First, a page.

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Plastics Industry Testifies in Support of New York City Recycling Program Expansion

Jennifer Killinger (703) 741-5833
April 27, 2010

ARLINGTON, VA (April 27, 2010) –  Citing the environmental benefits of recycling plastics, the American Chemistry Council’s Managing Director of Plastics Markets Keith Christman testified Monday to the New York City Council in support of New York City expanding its recycling program to include rigid plastic containers.

“ACC strongly supports the City’s effort to expand plastics recycling to include rigid plastic containers in addition to plastic bottles,” Christman said.  “This would build upon NYC’s successful retailer plastic bag take-back program in 2008 and would help to further reduce the amount of material that goes to landfills.”

New York City is considering legislation that would grow its municipal recycling program to include collection of rigid plastic containers such as yogurt cups, butter tubs and deli containers to name a few.  A new report expected to be released tomorrow confirms that recycling plastics saves energy and reduces greenhouse gas emissions.

If this legislation passes, New York City would add important momentum to strong recent growth in recycling rigid plastic containers and indirectly help to increase the recycling of other plastics. Christman noted, cities and towns around the country often look to New York as a model for strong municipal management.

From 2007 to 2008 the recycling of (non-bottle) rigid plastic containers increased 11 percent, reaching 361 million pounds nationwide.  Today, 63 percent of California’s communities recycle rigid plastic containers curbside, and approximately one-third of the largest communities in the United States recycle rigid plastic containers, including Los Angeles, Seattle, Dallas and Boston.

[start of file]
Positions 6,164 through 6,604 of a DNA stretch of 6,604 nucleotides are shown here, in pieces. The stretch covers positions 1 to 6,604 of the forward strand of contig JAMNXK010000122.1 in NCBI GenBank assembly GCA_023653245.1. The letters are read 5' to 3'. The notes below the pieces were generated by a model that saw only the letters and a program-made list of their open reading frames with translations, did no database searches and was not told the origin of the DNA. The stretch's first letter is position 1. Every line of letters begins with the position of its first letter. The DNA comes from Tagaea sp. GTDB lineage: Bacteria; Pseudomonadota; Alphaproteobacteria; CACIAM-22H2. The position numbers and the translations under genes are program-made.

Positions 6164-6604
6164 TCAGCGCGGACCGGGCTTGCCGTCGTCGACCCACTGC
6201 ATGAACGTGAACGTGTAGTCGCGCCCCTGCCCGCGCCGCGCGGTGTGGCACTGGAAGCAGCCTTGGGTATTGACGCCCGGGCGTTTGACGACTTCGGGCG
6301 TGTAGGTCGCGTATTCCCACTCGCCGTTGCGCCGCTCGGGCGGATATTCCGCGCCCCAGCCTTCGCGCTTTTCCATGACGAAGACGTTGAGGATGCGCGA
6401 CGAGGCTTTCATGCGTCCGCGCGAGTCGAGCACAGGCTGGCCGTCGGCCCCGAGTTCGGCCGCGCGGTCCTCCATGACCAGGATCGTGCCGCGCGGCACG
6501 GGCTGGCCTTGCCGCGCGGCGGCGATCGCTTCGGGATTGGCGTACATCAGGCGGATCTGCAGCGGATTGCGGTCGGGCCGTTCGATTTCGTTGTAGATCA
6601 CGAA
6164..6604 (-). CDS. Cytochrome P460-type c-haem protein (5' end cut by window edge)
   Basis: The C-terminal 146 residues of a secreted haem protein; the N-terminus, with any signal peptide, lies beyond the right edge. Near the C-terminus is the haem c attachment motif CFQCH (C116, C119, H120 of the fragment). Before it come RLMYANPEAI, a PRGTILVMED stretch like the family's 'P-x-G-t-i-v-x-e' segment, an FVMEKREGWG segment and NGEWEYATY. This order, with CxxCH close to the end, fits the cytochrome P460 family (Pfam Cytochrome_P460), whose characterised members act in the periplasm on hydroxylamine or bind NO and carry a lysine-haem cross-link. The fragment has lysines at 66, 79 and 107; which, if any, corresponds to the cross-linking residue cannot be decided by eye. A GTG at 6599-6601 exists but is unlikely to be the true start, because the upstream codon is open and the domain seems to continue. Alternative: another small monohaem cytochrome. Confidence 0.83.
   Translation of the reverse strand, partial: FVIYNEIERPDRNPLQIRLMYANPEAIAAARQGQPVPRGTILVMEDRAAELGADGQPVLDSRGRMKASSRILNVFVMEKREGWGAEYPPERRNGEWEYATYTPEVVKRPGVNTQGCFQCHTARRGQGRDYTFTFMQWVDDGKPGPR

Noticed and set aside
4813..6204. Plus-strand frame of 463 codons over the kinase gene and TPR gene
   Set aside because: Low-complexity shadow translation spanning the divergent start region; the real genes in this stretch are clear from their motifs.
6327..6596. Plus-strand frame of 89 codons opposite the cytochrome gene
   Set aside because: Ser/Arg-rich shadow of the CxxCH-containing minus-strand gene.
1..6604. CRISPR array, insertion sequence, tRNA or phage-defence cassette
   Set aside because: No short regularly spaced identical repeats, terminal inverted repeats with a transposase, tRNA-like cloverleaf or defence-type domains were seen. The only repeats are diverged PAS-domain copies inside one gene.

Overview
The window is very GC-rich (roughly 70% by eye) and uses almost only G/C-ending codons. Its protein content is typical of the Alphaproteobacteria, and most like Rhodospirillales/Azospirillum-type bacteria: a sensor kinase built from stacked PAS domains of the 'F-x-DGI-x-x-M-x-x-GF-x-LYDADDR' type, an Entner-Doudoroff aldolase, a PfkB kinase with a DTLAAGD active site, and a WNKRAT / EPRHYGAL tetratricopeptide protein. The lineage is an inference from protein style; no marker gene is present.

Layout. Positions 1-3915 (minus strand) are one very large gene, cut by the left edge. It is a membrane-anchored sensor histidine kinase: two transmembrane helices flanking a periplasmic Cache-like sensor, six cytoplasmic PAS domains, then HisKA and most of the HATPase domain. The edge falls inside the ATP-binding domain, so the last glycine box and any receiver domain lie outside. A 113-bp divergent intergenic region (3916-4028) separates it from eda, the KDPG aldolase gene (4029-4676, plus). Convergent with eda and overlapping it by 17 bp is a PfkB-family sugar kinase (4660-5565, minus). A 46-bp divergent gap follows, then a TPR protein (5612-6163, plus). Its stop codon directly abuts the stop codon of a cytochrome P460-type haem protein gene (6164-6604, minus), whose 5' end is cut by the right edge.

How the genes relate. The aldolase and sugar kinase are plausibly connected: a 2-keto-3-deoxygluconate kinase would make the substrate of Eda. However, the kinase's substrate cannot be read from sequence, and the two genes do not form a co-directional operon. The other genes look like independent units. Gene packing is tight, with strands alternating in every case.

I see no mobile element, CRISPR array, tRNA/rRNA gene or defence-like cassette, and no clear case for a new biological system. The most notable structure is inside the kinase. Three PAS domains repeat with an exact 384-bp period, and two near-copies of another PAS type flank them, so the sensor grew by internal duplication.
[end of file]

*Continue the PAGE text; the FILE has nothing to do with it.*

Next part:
“Through this effort New York City has an opportunity to expand on its recycling leadership demonstrated through the 2008 plastic bag recycling law,” Christman said.  “Following New York City’s enactment of the (plastic) bag recycling law, other cities and states have adopted bag recycling.  NYC’s effort contributed to the nationwide collection of over 832 million pounds of bags and film that were recycled in 2008, an increase of more than 28 percent since 2005[1].”

Additionally, Christman said a recycling expansion would help create green jobs.  Recycling has consistently been shown to create more jobs—at higher income levels—than disposal.  According to one study, 93 jobs are created for every 20 million pounds of plastic recycled[2].  If New York expands its program, plastic collection should increase by 40 to 90 million pounds. That could mean more than 400 new jobs.

The full testimony to the New York City Council in support of the recycling program expansion to include rigids can be found here.

You can follow our plastics recycling twitter handle @Recycle_Plastic at http://twitter.com/recycle_plastic.

[1] “2008 National Postconsumer Recycled Plastic Bag and Film Report,” March 2010, conducted by Moore Recycling Associates, sponsored by the American Chemistry Council.

[2] “Recycling and Economic Development A Review of Existing Literature on Job Creation, Capital Investment, and Tax Revenues," April 2009 Cascadia Consulting Group literature review sponsored by King County Solid Waste Division’s LinkUp program.

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